Sauté a half pound of fresh mushrooms, thinly sliced, a 10-oz. package frozen chopped spinach, drained (squeeze it!), a half pound lump crab meat (picked through), a few ounces of finely julienned fresh sweet red pepper, a few tablespoons of grated onion and a finely minced clove of garlic in butter. Season with salt and pepper, and set aside. Make a rich white sauce with a blond roux of two tablespoons butter, three of plain flour, a cup of whole cream and a cup of whole milk. Add spinach and crab mixture to sauce along with a half cup of freshly grated Parmesan, Romano or another hard-sharp cheese. You can add a ground pepper of your choice (I recommend white) for a little zip, and as with all seafood, lemon or lime is always a welcome accent. Place in a very hot oven until browned and bubbling. Serve with well-buttered toast. This dish can be made up to three days before and frozen until the occasion.

Rock Cornish Road Kill

Spatchcocked is a variant of spitcocked, a term used for grilled split eel. It’s similar to the term butterfly, though spatchcock refers only to fowl, whereas butterflying typically applies to boneless cuts (meat, poultry, fish and so on). Spatchcocked birds cook up well with crisp skin and juicy meat, but there’s always some smart ass who’s going to tell you it looks like that chicken didn’t make it across the road.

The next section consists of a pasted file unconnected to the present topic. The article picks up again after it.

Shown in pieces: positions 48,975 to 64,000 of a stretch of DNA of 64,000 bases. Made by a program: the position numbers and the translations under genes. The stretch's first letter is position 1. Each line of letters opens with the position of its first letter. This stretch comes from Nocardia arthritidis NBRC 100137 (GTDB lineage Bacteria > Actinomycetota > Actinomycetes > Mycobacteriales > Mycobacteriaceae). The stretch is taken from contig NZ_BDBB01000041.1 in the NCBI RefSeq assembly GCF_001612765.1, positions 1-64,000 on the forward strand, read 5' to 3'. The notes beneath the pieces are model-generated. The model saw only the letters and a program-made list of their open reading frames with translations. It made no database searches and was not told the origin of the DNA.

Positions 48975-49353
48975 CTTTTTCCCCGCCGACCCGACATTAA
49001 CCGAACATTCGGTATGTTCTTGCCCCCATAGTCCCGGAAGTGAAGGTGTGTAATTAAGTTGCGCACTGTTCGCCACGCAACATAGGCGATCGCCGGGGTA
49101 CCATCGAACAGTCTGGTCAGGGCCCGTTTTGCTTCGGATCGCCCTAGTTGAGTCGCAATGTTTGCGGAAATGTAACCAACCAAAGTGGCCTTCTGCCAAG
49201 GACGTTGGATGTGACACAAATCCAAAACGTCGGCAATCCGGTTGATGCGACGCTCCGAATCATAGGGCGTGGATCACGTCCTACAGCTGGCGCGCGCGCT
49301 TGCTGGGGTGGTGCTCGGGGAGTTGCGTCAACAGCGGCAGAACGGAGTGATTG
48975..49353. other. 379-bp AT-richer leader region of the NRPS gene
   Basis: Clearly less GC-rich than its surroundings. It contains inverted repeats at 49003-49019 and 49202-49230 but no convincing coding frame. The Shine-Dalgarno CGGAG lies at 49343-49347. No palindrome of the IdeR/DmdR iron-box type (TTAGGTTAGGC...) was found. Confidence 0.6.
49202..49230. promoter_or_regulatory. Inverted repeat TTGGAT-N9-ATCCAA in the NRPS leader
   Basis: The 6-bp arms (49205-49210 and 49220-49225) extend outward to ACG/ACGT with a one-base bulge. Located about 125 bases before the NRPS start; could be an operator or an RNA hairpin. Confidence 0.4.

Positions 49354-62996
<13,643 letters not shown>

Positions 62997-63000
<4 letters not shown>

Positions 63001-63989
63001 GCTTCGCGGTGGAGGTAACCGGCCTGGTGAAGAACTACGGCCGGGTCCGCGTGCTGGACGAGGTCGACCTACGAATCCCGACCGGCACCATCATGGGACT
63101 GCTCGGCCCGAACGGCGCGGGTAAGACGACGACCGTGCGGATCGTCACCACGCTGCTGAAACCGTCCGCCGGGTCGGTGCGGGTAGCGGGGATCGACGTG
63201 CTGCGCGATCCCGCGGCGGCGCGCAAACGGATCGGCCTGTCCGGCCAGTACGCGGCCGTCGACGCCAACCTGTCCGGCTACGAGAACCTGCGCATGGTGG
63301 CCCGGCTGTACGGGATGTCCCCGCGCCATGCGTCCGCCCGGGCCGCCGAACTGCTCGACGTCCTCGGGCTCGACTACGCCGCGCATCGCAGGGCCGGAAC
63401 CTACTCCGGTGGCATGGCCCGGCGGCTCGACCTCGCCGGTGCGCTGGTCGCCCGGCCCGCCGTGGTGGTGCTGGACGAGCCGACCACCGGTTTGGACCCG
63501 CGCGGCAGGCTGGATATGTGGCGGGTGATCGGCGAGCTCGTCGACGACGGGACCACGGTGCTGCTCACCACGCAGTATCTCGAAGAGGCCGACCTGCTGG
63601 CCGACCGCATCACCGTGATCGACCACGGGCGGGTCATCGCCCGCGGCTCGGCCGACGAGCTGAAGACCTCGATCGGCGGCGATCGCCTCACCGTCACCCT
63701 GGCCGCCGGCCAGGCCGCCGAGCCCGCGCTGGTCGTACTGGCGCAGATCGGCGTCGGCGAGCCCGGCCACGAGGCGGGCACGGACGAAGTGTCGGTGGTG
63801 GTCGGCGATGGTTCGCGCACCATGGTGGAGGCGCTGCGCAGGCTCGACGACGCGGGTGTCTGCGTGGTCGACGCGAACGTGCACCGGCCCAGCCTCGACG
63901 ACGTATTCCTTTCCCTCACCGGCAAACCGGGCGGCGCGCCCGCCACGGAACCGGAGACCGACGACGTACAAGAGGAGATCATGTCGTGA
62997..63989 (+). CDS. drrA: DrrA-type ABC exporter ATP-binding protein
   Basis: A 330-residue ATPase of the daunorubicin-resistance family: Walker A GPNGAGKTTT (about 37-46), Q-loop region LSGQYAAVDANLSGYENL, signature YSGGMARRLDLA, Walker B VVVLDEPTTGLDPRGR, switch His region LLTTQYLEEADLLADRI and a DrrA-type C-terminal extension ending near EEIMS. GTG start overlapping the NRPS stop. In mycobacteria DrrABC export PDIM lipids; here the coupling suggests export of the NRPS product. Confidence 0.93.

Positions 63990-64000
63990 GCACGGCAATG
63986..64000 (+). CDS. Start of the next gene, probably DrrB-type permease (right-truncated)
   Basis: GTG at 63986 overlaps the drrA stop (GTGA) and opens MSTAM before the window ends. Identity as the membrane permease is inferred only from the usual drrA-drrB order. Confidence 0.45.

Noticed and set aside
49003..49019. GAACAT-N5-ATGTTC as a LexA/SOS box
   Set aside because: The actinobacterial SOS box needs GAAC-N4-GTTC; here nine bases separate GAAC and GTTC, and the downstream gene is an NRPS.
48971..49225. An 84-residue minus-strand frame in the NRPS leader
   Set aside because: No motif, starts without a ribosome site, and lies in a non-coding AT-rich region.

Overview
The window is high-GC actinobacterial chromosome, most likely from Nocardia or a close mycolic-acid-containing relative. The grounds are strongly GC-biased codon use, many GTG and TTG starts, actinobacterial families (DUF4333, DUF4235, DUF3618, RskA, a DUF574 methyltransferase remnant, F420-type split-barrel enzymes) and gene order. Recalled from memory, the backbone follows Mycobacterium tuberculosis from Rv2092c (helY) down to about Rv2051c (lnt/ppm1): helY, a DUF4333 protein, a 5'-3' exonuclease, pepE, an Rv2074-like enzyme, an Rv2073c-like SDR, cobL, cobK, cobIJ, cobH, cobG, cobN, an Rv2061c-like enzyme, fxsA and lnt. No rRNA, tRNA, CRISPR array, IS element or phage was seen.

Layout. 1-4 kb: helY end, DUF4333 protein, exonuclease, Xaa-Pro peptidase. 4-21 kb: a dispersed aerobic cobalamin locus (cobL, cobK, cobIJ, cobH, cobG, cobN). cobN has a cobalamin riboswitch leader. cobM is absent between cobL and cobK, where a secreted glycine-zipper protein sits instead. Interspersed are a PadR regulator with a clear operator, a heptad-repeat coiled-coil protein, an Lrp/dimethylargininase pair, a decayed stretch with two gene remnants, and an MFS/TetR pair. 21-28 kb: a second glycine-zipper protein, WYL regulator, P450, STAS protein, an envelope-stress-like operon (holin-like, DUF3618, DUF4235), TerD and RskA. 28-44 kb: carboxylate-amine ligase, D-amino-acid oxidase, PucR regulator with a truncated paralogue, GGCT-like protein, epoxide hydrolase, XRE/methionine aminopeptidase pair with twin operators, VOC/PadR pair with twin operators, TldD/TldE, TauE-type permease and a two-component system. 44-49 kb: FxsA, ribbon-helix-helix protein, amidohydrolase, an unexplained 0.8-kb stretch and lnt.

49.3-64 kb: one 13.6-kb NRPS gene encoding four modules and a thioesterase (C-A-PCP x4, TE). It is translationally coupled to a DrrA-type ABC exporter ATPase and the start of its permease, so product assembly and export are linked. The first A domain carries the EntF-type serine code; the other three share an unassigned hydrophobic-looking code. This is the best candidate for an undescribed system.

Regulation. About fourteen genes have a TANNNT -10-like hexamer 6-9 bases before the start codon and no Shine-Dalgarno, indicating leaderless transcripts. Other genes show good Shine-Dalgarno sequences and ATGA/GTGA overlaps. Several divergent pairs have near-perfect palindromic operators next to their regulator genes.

Preheat oven to 450°F. Rinse hen, pat dry, remove wing tips and backbone with shears or a knife then turn the hen breast side up, open it up like a book and then whack it a time or two with the heel of your hand (you can use your fist if you like) to crack the breastbone and flatten it out. Tuck the wings under the thighs. Oil the hen, season with salt and pepper. Place rosemary, garlic and whatever other herbs you might like in the bottom of the skillet (you can use any rimmed backing container) and cook until browned.

Olive Relish for Beginners

Olive relish in its most basic incarnation is chopped olives with oil, so most people can make it on the fly; I’d be wary of anyone who doesn’t have one of those little upright jars of green pimento olives biding time somewhere in their refrigerator, and while any vegetable oil will do in a pinch, a robust olive is optimal. The more kinds of olives the better, chopped onion and parsley are classic inclusions as are—in judicious measure, never exceeding the olive majority—artichoke hearts, pickled peppers (particularly cherries), okra or tomato (but not cucumbers, in my less-than modest opinion). You shouldn’t need to add any salt at all, and a clove of finely-minced garlic mashed with ground peppercorns will give it a good kick.